She had to forfeit the tennis match after she fell and hurt her wrist.

  • Forfeit was the term always used in the soccer/football leagues of my youth. – javadba Jan 18 at 7:42
  • This is the most-common term for it in American English at least. – Davislor Jan 19 at 22:33
22

I had originally left this as a comment, because I only thought it applied to tennis. As it turns out, I was mistaken.

If somebody wins because they didn't face an opponent (the opponent never showed up in the first place), it's called a walkover:

[Merriam-Webster]
1 : a one-sided contest : an easy or uncontested victory
2 : a horse race with only one starter

// Granada will be no walkover for the spurting champions.
— SI.com, "Granada vs. Barcelona Live Stream: Watch Online, TV Channel, Time," 21 Sep. 2019

// There had not been a walkover in a major U.S. stakes race since Coaltown won the Edward Burke Handicap on April 23, 1949.
— Paul Montella, San Diego Union-Tribune, "AP Sportlight," 19 Sep. 2019


It seems to be used more figuratively than literally, but it is definitely used on the scoreboard in tennis to show rounds of a tournament that somebody has won when their opponent didn't show up. From the entry I found, it seems it's actual scoring terminology used in horse racing too (albeit much less commonly than in tennis, or any two-person sport, where only a single contestant need not show up).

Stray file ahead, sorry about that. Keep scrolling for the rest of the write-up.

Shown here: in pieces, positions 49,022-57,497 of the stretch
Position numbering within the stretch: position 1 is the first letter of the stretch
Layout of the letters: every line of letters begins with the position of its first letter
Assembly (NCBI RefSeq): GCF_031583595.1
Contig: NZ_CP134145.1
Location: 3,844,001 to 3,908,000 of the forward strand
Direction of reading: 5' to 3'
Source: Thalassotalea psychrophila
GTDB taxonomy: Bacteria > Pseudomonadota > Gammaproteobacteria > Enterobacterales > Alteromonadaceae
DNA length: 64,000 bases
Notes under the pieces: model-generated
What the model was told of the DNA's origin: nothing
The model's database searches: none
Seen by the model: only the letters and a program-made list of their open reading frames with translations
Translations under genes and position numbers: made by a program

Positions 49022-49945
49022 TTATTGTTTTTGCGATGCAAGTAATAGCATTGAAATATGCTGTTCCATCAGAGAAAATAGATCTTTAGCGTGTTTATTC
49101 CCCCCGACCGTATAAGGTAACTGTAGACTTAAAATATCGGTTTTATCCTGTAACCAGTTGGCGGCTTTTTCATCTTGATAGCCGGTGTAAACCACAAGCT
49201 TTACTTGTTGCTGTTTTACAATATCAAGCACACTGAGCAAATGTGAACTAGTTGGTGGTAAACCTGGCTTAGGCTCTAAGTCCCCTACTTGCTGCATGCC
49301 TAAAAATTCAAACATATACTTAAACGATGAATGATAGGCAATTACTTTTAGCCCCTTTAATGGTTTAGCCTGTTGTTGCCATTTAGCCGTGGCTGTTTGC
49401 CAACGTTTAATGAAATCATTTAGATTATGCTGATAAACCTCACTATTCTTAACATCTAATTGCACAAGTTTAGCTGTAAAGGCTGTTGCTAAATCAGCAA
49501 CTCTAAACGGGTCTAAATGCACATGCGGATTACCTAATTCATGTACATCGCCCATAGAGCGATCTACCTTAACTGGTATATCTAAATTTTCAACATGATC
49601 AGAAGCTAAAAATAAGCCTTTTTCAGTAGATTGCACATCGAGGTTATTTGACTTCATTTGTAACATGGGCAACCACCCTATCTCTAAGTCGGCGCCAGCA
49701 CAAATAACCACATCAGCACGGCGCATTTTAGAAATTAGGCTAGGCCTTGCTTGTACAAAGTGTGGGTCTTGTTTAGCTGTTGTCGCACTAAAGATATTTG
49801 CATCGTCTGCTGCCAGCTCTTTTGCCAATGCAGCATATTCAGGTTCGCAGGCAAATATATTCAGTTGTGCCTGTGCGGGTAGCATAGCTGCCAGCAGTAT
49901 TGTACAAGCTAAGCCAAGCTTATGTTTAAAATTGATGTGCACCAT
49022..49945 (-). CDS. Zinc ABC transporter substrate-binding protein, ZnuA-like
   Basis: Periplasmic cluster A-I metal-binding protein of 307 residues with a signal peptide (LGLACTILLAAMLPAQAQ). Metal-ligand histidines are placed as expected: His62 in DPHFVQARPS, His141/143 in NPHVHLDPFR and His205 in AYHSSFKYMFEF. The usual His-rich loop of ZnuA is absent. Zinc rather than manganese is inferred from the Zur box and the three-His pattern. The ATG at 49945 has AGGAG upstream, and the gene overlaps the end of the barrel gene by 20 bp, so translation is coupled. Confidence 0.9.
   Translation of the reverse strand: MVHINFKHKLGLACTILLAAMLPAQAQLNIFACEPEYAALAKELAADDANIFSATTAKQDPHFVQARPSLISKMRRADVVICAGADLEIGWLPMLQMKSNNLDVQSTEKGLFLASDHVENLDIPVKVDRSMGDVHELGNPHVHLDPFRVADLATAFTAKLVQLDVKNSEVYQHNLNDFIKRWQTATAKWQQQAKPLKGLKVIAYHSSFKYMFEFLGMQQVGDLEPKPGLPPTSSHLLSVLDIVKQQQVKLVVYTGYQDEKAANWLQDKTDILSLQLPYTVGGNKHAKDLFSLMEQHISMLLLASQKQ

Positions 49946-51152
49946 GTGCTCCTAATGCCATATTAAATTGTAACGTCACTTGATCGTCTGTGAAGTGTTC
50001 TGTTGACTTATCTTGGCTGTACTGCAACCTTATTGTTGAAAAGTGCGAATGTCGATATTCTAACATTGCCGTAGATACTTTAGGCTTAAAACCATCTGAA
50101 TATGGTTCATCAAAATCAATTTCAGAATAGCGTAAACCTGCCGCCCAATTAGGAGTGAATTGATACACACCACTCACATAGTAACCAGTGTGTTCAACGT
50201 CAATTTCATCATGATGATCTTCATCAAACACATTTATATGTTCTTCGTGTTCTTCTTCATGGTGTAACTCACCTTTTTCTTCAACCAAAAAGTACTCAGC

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    Isn't its use in tennis also figurative? IIRC the rules of racing meant you have to complete the course to win the prize, so you would walk the horse over it rather than risking injury by galloping, whereas you don't win a tennis match by just walking over the court. – Pete Kirkham Jan 18 at 13:58
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    @PeteKirkham No, not at all. (Also, figurative use here is based on a literal meaning.) I'm used to seeing at least one walkover shown on somebody's scorecard every tournament I've seen. It's very normal scoring terminology. If one player pulls out due to injury before the match, the other gets a walkover listed. – Jason Bassford Supports Monica Jan 18 at 14:17
  • Unless there is a line which is literally walked over, I fail to see how it is not figurative. Whether it is the official term or not has nothing to do with whether the term is figurative or literal, at least as I understand 'literal'. – Pete Kirkham Jan 19 at 11:54
  • This was going to be my first guess - though I had always assumed a walkover originated in horse racing & was at least at some time in the past executed as a formality that the only competitor should actually walk over the finish line [even if they didn't complete the rest of the distance]. Wikipedia: Walkover would seem to agree with at least part of that memory. – Tetsujin Jan 19 at 15:59